August 25, 2014

Don’t be Afraid to Cut Things Back & 6 Other Life Lessons from Having a Garden. ~ Edward Vilga


Last month I inherited a garden’s worth plants via freecycle from Jan, a visiting Californian who was cleaning out her mother-in-law Stella’s NYC apartment after Stella passed away at 88.

Stella’s plants were her great passion and since transporting them from NYC didn’t make sense, Jan and her husband Martin were thrilled to give them to me.


This is the first year I’ve had a terrace with an urban garden and I’ve learned so much about gardening that’s spilled over into my spiritual awareness.

1. Don’t be afraid to cut things back: everything grows back stronger. 

The impatiens were, frankly, a mess—sad and neglected since Stella’s death a few weeks before.

In theory, I knew they would grow back, but for a few days I resisted cutting everything down to the healthy portions of the plant. I think I somehow secretly hoped the plants would “grow around” the brown, mottled leaves without being pruned. Mostly, cutting them back seemed, however illogical this is, too brutal since I’d be reducing them to small, stumpy plants.

Once I took out my scissors, though, and removed everything that wasn’t healthy, within a week the impatiens were thriving again. Within two weeks they were overflowing.

impatiens thriving

The same thing happened with the begonias and especially the schefflera.

The schefflera had a lot of leaves that were just kind of hanging in there, not quite thriving yet still mostly alive, and definitely taking up a lot of energy. Once I removed the unhappy leaves, major new growth started happening.

Looking at the garden now is a helpful reminder to remember to remove what’s just not working in my life so that the healthy parts can truly thrive.

2. We have to check in frequently, if not daily.

Although the plants won’t cry out with sound, they need your attention. If you miss a few days, especially in the summer heat, the next time you gaze at your garden, you might find your formerly healthy plants looking sad and neglected.

It’s the same with all my spiritual and well-being practices (yoga, exercise and meditation). Although I might be able to “get away with” missing a day or two, I really can’t check out for long periods without suffering the effects of inner draught. And like with my plants, I might only notice this after some inner or outer shriveling.

3. Nature will do most of the work. 

Yes, I have to make sure the soil is adequately moist and that they are receiving the proper amount of light, but other than that nature will take care of 98 percent of the work.

As Rumi said, “Your task is not to seek for love, but merely to seek and find all the barriers within yourself that you have built against it.” The same is true for well-being. We don’t have to manufacture well-being, we just have to remove any obstacles toward allowing it.

In other words, just like my plants, we’re meant to thrive.

4. No cookie cutter solutions.

Each plant is different. Sometimes the soil in one will be parched and its next door neighbor will still be moist for days. What works for one person, one plant, one situation, isn’t necessarily a universal. You can’t force a shade loving plant to thrive in the sunlight any more than you can transform an introvert into a party animal.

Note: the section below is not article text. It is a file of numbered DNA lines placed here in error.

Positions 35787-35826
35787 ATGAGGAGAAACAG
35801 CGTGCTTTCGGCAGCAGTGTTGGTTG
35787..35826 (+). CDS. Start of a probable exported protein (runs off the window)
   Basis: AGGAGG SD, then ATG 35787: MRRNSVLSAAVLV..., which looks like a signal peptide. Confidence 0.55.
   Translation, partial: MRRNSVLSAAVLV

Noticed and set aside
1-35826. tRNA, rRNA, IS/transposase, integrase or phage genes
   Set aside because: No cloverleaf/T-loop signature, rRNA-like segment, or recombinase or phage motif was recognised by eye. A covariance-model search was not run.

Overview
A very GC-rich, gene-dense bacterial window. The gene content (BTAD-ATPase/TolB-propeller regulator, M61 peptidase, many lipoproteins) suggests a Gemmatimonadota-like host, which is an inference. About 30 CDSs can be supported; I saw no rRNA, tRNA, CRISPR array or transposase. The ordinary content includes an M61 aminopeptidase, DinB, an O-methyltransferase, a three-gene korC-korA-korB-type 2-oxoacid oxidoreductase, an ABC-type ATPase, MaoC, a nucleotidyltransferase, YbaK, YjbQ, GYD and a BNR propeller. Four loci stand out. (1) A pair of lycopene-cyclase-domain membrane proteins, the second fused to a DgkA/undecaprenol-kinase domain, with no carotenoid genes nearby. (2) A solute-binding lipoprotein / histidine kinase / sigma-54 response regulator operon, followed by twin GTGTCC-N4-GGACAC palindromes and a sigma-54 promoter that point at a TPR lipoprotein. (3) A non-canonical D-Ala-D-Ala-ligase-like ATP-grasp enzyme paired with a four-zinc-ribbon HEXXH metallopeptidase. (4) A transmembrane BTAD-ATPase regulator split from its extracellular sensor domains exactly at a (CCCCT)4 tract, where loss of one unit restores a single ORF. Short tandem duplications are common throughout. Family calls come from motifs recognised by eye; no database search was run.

I’m reminded of this every time I’m teaching yoga, recognizing that not only are all bodies different, so is what each individual body needs from the practice on any given day.

5. It’s all about the roots.

I stopped by the garden shop this morning to ask about adding some ivy in the base of my maple tree’s pot, inquiring whether the ivy would survive the winter outside as well as the maple would.

The gardener answered, “It’s all about the roots. They have to be established enough before the frost hits.”

In other words, if our spiritual and wellness practices are firmly grounded, they’ll get us through even the most challenging times.

6. A weed by any other name…

Emerson mused “What is a weed? A plant whose virtues have not yet been discovered” and A.A. Milne shared that “Weeds are flowers too, once you get to know them.”

I feel the same way. In fact, before Stella’s plants arrived, I had one window box that simply “happened.” It may contain some perennials from the previous tenant years ago (although I doubt it) but it definitely fosters a bunch of overflowing weeds that simply appeared of their own free will.

I openly admit to admiring the outlaw nature of weeds, along with their tenacity. Realizing that it’s only because they are labeled “weeds” that I would remove them, instead I celebrate their beauty and their feistiness.

7. Gardens give us hope.

Audrey Hepburn said, “To plant a garden is to believe in tomorrow.” So many aspects of gardening—nurturing other life forms, witnessing expansion and growth, admiring beauty—give us faith in ourselves and the future.

There’s a proverb says that “The best time to plant a tree is twenty years ago. The second best time is now.”

I’d second that, knowing that I’m continuing Stella’s legacy with trees and greenery she nurtured from seedlings, plants that will bring me and others much joy for years to come.

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Editor: Catherine Monkman

Photo: Author’s Own

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